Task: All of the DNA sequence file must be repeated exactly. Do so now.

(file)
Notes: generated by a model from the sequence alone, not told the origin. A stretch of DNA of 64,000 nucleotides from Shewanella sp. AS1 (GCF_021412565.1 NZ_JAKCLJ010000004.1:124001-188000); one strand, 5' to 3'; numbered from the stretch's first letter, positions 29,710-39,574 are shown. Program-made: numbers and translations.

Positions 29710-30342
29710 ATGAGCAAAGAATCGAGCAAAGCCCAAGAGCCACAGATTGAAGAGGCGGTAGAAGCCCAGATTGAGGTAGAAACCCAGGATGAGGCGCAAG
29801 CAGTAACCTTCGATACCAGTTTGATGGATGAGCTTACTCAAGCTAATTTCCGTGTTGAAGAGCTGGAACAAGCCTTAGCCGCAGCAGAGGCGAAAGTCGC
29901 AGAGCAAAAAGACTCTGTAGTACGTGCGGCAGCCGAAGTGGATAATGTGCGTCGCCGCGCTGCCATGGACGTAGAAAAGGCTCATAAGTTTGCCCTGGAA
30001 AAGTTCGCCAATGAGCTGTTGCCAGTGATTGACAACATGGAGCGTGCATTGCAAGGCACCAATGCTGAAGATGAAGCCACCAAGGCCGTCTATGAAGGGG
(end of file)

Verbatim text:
Notes: generated by a model from the sequence alone, not told the origin. A stretch of DNA of 64,000 nucleotides from Shewanella sp. AS1 (GCF_021412565.1 NZ_JAKCLJ010000004.1:124001-188000); one strand, 5' to 3'; numbered from the stretch's first letter, positions 29,710-39,574 are shown. Program-made: numbers and translations.

Positions 29710-30342
29710 ATGAGCAAAGAATCGAGCAAAGCCCAAGAGCCACAGATTGAAGAGGCGGTAGAAGCCCAGATTGAGGTAGAAACCCAGGATGAGGCGCAAG
29801 CAGTAACCTTCGATACCAGTTTGATGGATGAGCTTACTCAAGCTAATTTCCGTGTTGAAGAGCTGGAACAAGCCTTAGCCGCAGCAGAGGCGAAAGTCGC
29901 AGAGCAAAAAGACTCTGTAGTACGTGCGGCAGCCGAAGTGGATAATGTGCGTCGCCGCGCTGCCATGGACGTAGAAAAGGCTCATAAGTTTGCCCTGGAA
30001 AAGTTCGCCAATGAGCTGTTGCCAGTGATTGACAACATGGAGCGTGCATTGCAAGGCACCAATGCTGAAGATGAAGCCACCAAGGCCGTCTATGAAGGGG